Notes, documents, and histories of the Breese and related families. There is a folder of materials relating to William Cebra and the Cebra family. These include two 18th-century documents: one dated 1729, granting "License and Liberty to the said James Cebra to sell by retail all sorts of Strong Liquors," and another dated April 1780 that states "Lieut. William Cebra of Col. Lambs Reg of Artillery is hereby at his own request discharged from the service of the United States."
There are typed and autograph copies of the "Memoirs of the Ancient Breese Family" by William Edmond Breese, 1909, and a few notes and letters about the preparation of this history. Other family histories relate to the Digges, the Edwin, and the Van Vechten family. There are also materials relating to Robert Edmond.
Writings, clippings, scrapbooks, and some publications primarily of William E. Breese and William E. Breese Jr. Writings consist chiefly of their short humorous sketches and reminiscences. Some correspondence documents their attempts to have their writings published, but there is no evidence of whether or not they were successful. A few handwritten notes and stories are contained in the writings folder--it is unclear whether or not these were made by members of the Breese family. Also included are several speeches by William E. Breese, all of which appear to have been given before gatherings of the United Confederate Veterans. Breese's activities with this group are further documented by a small number of programs and announcements from meetings and exercises of the United Confederate Veterans. While in Charleston, Breese was also a member of the Armory Irish Volunteers.
There are two pocket diaries in this series. One is dated 1867 and contains notes and copies of poems. The other diary belonged to R. W. Hume. The date on the first page is illegible. The diary is full, written in pencil in small handwriting, often difficult to read. The daily entries are often short and descriptive, detailing the activities of Hume. The passage for 4 July reads, "Passed most of the morning at the Louvre. Had my hair cut, frizzled &c. Had a 4th of July dinner with Charlestonians almost got boozy."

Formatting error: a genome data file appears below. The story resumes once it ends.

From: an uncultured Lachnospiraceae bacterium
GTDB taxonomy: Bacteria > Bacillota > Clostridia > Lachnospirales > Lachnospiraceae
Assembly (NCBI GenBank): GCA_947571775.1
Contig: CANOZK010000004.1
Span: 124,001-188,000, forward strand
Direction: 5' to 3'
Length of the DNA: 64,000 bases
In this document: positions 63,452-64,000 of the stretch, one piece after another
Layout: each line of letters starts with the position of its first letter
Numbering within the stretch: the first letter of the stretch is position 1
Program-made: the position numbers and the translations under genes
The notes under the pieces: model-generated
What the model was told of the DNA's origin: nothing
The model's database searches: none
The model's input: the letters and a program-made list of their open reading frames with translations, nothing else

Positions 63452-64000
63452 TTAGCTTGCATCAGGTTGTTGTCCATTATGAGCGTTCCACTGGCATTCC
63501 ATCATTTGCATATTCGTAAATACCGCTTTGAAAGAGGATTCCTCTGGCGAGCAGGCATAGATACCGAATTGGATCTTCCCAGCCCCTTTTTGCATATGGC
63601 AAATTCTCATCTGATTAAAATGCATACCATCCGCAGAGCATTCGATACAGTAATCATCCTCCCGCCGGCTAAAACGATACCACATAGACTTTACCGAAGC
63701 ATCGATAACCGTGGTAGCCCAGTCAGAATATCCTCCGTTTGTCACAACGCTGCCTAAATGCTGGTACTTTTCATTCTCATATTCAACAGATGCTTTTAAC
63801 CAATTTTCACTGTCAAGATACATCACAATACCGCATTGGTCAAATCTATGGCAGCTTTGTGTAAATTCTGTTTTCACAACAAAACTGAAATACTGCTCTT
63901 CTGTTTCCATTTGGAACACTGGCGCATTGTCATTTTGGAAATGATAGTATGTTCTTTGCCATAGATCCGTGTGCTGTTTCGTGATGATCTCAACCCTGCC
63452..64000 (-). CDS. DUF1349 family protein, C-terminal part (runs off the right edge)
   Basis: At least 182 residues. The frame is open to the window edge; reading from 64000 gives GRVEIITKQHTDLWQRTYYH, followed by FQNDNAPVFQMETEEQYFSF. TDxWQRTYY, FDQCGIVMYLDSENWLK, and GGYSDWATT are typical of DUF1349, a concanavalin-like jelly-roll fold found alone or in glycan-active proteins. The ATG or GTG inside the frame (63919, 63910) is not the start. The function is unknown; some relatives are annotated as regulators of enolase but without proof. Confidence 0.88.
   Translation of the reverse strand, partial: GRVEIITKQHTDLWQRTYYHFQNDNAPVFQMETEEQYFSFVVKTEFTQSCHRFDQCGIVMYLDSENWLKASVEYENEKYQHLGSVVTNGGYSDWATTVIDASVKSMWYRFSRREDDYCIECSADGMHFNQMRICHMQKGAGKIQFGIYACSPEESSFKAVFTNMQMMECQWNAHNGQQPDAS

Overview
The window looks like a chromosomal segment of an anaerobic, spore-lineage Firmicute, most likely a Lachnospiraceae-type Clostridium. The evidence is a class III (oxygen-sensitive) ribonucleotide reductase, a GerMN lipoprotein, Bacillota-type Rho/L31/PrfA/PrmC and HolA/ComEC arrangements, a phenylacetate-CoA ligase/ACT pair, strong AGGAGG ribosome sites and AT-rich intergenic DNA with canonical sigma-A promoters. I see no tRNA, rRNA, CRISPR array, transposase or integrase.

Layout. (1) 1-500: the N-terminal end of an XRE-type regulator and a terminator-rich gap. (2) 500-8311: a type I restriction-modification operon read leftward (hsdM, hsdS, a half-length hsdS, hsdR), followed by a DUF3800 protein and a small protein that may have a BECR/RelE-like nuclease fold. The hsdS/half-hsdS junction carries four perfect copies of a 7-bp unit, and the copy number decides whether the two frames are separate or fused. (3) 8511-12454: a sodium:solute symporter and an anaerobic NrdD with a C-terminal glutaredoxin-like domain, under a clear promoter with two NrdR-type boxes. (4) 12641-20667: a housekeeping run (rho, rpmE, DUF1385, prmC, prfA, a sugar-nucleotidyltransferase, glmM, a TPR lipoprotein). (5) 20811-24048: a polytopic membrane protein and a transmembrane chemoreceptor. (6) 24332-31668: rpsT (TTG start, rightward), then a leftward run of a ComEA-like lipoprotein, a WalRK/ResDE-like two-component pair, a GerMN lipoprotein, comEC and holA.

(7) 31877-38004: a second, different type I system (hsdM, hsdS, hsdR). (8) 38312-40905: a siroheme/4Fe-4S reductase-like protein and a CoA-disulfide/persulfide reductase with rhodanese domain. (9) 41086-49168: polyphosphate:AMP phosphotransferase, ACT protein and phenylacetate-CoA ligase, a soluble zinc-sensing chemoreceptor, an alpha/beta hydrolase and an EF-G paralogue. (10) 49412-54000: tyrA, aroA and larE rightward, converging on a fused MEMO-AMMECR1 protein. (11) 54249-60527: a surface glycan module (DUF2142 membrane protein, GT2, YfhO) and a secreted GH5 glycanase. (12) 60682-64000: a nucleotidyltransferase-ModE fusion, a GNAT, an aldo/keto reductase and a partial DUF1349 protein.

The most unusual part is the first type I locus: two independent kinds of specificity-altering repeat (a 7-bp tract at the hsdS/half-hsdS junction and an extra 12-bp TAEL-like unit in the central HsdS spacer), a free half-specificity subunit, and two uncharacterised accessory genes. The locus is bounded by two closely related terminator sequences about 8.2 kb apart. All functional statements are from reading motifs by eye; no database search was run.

Three scrapbooks and a ledger are included in this series. A scrapbook, kept by Breese in his role as chair of the Zebulon Vance Camp of United Confederate Veterans in 1895, contains notes, membership lists, and clippings. Another scrapbook contains clippings, correspondence, and writings from as early as 1863 and as late as 1899. Many of the clippings are about Breese's appointment as president of the First National Bank of Asheville. A third scrapbook, labeled "William E. Breese Jan 1st 1880," also contains some correspondence. The clippings are often of poetry, recipes, and short anecdotes. There are a few pages that contain Confederate currency. The ledger details household expenditures, 1911-1914.
Also included are eight playing cards that are printed on stiff cardboard with Confederate flags and seal on the reverse side.
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Photographs of members of the Breese and other families. Almost all of the pictures are portraits. Many are labeled, although it is unclear whether or not some of these people are related to the Breese family. Pictures 56-59 appear to be promotional photos from the First National Bank of Asheville. They depict young women in fancy dresses holding large amounts of money.
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Processed by: Nick Graham, March 1998
Encoded by: ByteManagers Inc., 2008
Updated by: Kathryn Michaelis, January 2010Back to Top